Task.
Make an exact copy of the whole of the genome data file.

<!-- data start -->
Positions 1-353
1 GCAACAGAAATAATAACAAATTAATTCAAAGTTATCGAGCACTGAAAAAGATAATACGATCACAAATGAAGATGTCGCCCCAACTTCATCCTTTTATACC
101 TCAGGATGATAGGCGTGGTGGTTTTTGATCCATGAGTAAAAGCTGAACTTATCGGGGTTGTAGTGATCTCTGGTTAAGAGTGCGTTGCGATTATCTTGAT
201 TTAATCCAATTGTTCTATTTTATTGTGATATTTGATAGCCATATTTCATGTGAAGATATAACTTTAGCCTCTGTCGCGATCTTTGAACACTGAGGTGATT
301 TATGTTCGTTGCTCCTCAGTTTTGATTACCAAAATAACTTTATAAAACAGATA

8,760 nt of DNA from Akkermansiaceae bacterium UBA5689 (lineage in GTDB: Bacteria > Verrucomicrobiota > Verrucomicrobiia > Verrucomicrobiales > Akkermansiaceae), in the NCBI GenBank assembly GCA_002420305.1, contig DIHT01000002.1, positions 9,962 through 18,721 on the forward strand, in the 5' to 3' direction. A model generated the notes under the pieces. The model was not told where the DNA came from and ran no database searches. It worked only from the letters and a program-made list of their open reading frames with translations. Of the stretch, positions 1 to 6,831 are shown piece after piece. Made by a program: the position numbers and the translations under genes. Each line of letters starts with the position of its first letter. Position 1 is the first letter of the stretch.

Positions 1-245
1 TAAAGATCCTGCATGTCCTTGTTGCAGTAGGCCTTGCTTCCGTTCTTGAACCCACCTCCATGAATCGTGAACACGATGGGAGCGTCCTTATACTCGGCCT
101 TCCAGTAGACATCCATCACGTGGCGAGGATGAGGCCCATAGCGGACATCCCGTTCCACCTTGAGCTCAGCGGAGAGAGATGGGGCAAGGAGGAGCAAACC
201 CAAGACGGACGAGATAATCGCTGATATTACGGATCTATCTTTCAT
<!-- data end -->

Positions 1-353
1 GCAACAGAAATAATAACAAATTAATTCAAAGTTATCGAGCACTGAAAAAGATAATACGATCACAAATGAAGATGTCGCCCCAACTTCATCCTTTTATACC
101 TCAGGATGATAGGCGTGGTGGTTTTTGATCCATGAGTAAAAGCTGAACTTATCGGGGTTGTAGTGATCTCTGGTTAAGAGTGCGTTGCGATTATCTTGAT
201 TTAATCCAATTGTTCTATTTTATTGTGATATTTGATAGCCATATTTCATGTGAAGATATAACTTTAGCCTCTGTCGCGATCTTTGAACACTGAGGTGATT
301 TATGTTCGTTGCTCCTCAGTTTTGATTACCAAAATAACTTTATAAAACAGATA

8,760 nt of DNA from Akkermansiaceae bacterium UBA5689 (lineage in GTDB: Bacteria > Verrucomicrobiota > Verrucomicrobiia > Verrucomicrobiales > Akkermansiaceae), in the NCBI GenBank assembly GCA_002420305.1, contig DIHT01000002.1, positions 9,962 through 18,721 on the forward strand, in the 5' to 3' direction. A model generated the notes under the pieces. The model was not told where the DNA came from and ran no database searches. It worked only from the letters and a program-made list of their open reading frames with translations. Of the stretch, positions 1 to 6,831 are shown piece after piece. Made by a program: the position numbers and the translations under genes. Each line of letters starts with the position of its first letter. Position 1 is the first letter of the stretch.

Positions 1-245
1 TAAAGATCCTGCATGTCCTTGTTGCAGTAGGCCTTGCTTCCGTTCTTGAACCCACCTCCATGAATCGTGAACACGATGGGAGCGTCCTTATACTCGGCCT
101 TCCAGTAGACATCCATCACGTGGCGAGGATGAGGCCCATAGCGGACATCCCGTTCCACCTTGAGCTCAGCGGAGAGAGATGGGGCAAGGAGGAGCAAACC
201 CAAGACGGACGAGATAATCGCTGATATTACGGATCTATCTTTCAT